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N C Med J. 2011 Jan-Feb;72(1):20-7.

Use of 2001-2002 Behavioral Risk Factor Surveillance System data to characterize cancer survivors in North Carolina.

Author information

  • 1Division of Cancer Prevention and Control, National Center for Chronic Disease Prevention and Health Promotion, Centers for Disease Control and Prevention, 4770 Buford Highway NE, Mailstop K-55, Atlanta, GA 30341, USA. Ifr8@cdc.gov

Abstract

OBJECTIVE:

We used Behavioral Risk Factor Surveillance System (BRFSS) data to examine demographic characteristics, health status, quality of life, and preventive health behaviors among adult cancer survivors in North Carolina.

METHODS:

We analyzed responses to state-added questions on cancer survivorship and to standard BRFSS questions concerning health status, quality of life, and health behaviors, including access of preventive services associated with cancer prevention and early detection, from the 2001 and 2002 North Carolina BRFSS.

RESULTS:

Cancer survivors were more likely than individuals with no self-reported history of cancer to be women (62.7% vs 51.3%), white (80.8% vs 70.3%), aged 65 years or older (48.7% vs 13.8%), and up to date with colorectal cancer screening (66.4% vs 52.4%); as likely to be current smokers (28.0% vs 26.2%); and more likely to report poor or fair health status (28.2% vs 17.2%). Cancer survivors reported lower quality of life, measured as the number of physically and mentally unhealthy days in the previous 30 days.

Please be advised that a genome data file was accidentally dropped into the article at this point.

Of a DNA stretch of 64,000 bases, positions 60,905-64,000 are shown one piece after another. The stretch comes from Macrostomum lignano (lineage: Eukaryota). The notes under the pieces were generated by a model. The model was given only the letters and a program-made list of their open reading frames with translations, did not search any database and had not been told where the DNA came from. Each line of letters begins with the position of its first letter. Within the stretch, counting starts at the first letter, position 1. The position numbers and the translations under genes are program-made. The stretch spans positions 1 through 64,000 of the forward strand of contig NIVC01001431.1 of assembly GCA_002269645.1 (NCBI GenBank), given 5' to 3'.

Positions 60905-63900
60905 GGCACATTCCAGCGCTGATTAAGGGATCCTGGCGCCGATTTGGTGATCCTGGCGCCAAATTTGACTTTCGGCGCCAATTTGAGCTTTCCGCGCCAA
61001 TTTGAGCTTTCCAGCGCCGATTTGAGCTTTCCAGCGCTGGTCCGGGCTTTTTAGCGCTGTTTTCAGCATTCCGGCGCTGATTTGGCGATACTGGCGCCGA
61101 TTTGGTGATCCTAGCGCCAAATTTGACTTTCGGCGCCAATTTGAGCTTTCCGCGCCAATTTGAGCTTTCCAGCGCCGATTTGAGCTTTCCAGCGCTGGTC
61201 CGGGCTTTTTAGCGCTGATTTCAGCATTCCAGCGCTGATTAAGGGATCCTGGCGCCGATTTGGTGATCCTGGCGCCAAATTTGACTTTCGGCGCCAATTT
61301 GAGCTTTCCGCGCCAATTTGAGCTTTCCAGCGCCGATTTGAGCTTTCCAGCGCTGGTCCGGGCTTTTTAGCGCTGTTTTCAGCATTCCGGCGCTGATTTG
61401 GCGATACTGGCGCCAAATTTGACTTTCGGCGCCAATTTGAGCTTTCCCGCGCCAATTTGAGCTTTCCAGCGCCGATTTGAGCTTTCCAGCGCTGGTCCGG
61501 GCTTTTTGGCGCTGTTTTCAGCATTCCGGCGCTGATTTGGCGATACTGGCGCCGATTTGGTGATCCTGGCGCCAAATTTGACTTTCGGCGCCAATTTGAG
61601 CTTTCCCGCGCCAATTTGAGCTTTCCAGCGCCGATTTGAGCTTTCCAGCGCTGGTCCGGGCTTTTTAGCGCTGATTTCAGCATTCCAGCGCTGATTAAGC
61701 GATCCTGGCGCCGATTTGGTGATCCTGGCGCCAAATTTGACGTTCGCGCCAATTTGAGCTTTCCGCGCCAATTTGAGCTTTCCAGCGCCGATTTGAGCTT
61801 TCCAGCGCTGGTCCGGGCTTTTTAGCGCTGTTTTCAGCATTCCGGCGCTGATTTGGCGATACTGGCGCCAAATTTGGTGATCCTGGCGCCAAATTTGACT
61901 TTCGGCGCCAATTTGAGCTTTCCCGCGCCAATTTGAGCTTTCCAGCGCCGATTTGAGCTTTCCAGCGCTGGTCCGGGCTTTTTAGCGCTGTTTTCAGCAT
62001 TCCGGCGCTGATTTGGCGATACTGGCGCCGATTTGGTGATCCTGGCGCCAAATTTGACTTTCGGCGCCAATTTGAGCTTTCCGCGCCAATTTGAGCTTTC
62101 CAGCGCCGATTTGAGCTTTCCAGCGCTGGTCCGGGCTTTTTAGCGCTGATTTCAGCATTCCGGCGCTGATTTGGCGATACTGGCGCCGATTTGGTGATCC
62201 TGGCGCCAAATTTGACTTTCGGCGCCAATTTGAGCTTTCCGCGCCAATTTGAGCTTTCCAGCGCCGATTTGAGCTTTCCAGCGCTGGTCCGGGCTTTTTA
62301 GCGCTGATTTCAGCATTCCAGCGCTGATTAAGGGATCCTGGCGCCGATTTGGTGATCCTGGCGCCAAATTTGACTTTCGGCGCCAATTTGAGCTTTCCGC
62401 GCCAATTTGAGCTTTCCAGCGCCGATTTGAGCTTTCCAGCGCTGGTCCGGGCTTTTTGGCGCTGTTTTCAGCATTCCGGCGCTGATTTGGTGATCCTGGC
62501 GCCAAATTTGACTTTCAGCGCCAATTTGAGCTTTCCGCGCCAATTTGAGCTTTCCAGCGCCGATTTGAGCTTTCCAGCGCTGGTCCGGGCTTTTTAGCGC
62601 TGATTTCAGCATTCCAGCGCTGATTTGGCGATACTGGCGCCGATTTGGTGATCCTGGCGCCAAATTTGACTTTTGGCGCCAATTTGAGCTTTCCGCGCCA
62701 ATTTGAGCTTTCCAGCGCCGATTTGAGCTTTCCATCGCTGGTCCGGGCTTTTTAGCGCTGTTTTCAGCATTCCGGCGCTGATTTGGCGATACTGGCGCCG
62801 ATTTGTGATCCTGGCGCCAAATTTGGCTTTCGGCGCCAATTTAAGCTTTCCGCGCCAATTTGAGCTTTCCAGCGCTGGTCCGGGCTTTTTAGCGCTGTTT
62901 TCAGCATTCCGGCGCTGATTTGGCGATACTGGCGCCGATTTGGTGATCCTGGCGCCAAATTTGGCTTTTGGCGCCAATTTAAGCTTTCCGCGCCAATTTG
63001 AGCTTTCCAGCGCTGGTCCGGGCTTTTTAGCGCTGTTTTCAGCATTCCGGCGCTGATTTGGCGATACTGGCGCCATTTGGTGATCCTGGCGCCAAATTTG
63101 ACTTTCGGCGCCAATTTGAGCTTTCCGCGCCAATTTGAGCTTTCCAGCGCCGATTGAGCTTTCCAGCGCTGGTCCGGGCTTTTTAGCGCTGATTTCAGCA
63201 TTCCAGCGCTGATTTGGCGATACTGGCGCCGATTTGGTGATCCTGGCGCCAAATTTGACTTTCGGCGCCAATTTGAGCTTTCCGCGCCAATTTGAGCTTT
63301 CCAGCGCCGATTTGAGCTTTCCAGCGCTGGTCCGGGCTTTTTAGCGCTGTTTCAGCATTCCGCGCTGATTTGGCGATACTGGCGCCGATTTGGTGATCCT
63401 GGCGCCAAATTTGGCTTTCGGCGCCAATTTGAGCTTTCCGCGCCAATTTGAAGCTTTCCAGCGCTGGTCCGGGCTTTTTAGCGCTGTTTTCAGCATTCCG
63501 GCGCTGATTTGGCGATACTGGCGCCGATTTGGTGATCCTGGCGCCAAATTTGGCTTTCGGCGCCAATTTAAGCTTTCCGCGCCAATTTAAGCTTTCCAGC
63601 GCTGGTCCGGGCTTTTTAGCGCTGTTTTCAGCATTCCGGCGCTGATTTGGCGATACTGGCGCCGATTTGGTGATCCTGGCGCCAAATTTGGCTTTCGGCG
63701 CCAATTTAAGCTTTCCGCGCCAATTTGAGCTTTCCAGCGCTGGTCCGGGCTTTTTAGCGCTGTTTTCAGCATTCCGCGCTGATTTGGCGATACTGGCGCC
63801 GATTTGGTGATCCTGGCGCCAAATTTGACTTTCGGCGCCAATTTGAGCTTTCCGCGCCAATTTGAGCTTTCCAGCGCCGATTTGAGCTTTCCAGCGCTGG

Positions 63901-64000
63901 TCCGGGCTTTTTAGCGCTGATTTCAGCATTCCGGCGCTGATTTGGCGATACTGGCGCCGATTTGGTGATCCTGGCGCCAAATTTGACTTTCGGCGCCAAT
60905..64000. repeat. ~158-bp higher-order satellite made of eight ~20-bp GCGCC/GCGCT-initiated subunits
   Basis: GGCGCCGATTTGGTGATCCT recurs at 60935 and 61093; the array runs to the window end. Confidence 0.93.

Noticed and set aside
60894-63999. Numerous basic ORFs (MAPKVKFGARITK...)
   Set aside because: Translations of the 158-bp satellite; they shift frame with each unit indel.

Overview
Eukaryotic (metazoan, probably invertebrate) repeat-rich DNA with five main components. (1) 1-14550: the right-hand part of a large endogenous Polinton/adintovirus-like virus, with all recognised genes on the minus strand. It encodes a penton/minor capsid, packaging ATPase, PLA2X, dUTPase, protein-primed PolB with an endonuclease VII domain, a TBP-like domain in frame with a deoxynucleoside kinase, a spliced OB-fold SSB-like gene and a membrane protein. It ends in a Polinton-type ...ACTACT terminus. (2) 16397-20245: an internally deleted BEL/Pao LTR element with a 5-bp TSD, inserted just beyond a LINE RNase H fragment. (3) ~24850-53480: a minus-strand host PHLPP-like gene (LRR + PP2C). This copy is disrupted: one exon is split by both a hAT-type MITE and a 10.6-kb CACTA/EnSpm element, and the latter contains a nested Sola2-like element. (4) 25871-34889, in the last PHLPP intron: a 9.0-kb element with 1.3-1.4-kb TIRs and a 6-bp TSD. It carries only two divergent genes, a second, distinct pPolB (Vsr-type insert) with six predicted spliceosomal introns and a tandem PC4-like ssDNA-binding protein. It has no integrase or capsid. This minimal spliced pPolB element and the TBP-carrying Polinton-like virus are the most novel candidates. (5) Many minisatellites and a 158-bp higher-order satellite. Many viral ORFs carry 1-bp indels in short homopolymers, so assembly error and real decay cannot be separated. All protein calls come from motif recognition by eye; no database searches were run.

LIMITATIONS:

This was a cross-sectional survey that relied on self-reported history of cancer, healthy behaviors, and use of preventive services.

CONCLUSIONS:

Data from a statewide, population-based survey can be used to assess unmet needs of cancer survivors. Comprehensive cancer-control programs should be able to design interventions and monitor progress of state cancer-survivorship goals.

PMID:
21678685
[PubMed - indexed for MEDLINE]
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